Then he tackled the rotting-out lower house siding on the back side of the house - especially that large hole created by a opposum trying to use our crawl space as its living quarters. This is a lot of work -- very old wood siding (we want to keep from having to replace any more than necessary) and boxing boards underneath that need replaced or repaired. We got one section of it done last week, two more larger sections to go. Wood lap siding (as used to be used on all old farmhouses) is very hard to get now -- we only found one lumber yard that had a random selection of it at a very high price. But we got enough to finish that section. He also got all of that primed and painted to keep it from rotting out again so easily.

Well, I took a four day weekend, and one of the big projects this time was a new cave (outside cellar) door. I won't even put up "before" photos because it looked so horrible and rotted out, full of holes. Our house water pump is down in the old "cave" so we need to keep it warm in winter. To do that you have to have a decent door, which we haven't for several years.

First, we started with building up a new frame over the concrete for the new door to rest upon, as the old sill was pretty shot. Blessedly, these treated 2x4 boards were free recycle from some dear friends who replaced their privacy fencing and gave us all the old structural boards.

Then used more 2x4 to create the framing for the door itself. We overlaid that with 1x8 cedar planks. Lots of screws involved in this process.

(I love those pipe clamps - come in very handy! We used my old flatbed trailer as a work table)

(cutting off the excess length of 1x8's. Actually did this with a regular old manual hand saw - it was easiest. But boy, does that make your arm tired!)

Then we fastened the new (and heavy!) door onto the cellar opening frame, using four exterior grade hinges. Installed a new handle, and it looks great! Now, perhaps a coat of polyurethane or something to help it weather even better.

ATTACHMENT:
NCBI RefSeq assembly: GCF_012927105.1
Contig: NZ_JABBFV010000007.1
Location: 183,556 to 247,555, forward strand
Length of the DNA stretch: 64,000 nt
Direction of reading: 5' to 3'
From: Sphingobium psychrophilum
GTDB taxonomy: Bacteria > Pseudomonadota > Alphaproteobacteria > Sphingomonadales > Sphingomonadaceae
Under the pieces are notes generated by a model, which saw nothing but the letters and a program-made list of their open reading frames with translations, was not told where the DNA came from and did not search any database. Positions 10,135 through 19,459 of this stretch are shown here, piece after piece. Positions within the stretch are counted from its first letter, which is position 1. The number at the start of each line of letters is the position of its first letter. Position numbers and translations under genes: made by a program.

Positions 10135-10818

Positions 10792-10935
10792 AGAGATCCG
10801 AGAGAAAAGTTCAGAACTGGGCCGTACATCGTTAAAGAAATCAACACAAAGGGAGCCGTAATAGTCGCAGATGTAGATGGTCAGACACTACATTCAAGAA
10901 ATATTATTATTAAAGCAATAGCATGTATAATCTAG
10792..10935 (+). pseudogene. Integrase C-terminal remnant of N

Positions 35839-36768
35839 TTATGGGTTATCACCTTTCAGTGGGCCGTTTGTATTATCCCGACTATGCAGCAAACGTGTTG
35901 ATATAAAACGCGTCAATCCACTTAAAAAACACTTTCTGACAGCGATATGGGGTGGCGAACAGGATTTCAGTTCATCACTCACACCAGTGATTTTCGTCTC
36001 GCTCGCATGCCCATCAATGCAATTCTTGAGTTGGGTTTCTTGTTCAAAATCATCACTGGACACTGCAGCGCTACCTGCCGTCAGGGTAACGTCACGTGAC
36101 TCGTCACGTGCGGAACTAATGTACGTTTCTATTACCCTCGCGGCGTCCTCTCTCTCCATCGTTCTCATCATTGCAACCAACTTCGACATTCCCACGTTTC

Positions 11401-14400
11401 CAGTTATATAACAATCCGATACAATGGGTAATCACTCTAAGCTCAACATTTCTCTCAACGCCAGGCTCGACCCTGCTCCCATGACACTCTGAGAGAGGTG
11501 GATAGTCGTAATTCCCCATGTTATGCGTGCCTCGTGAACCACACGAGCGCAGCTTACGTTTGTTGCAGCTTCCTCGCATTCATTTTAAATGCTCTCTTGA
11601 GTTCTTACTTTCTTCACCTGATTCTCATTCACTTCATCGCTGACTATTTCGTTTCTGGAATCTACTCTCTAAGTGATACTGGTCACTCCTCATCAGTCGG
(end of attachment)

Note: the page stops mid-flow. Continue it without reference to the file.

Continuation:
Steven today put in a post to use as a door stop/brace when we have it open, because it is a bit heavy for myself and my mom to muscle around too much.

Snug and secure for winter.

Tuesday, November 2, 2010

What's New at Our Farm!

Well! Much to write about -- lots of new things to share!

Recently Steven bought his first pair of turkeys and geese. The beautiful Bourbon Red turkeys will be his breeding pair to hopefully rear some baby turkeys next spring! I have to admit, these birds are really gorgeous! However, it was hard to get a decent photograph of them together. Mr. Tom sure likes to strut around and show off.

The pair of geese (which we HOPE are a male and female, we aren't sure) seem to be mild-mannered, and not noisy and annoying as I feared they would be. They are also beautiful birds.

I was surprised to find that even as large and heavy as they are, they still can do a low fly quite a distance! (much like pheasant do) They wandered out to the goat corral one day, and I closed the gate, thinking they would graze there for awhile, but they didn't like being locked away from the house, and flew quite easily across the corral and into the backyard.

Steven's plan is to put the geese, and perhaps the turkeys, out in the orchard next spring, to help keep the grass and insects there under control. The geese won't hurt the young trees, as goats or other grazers would.

Neither pair of birds seem really used to free range yet. Perhaps they had always been kept locked up. For the first couple of days, all they did was follow us around as we worked outside. We do pen them up at night, for their own safety.

Did I mention that a couple weeks ago Steven also finally got a new buck for his goat herd? Hopefully this will mean a nice crop of spring kids.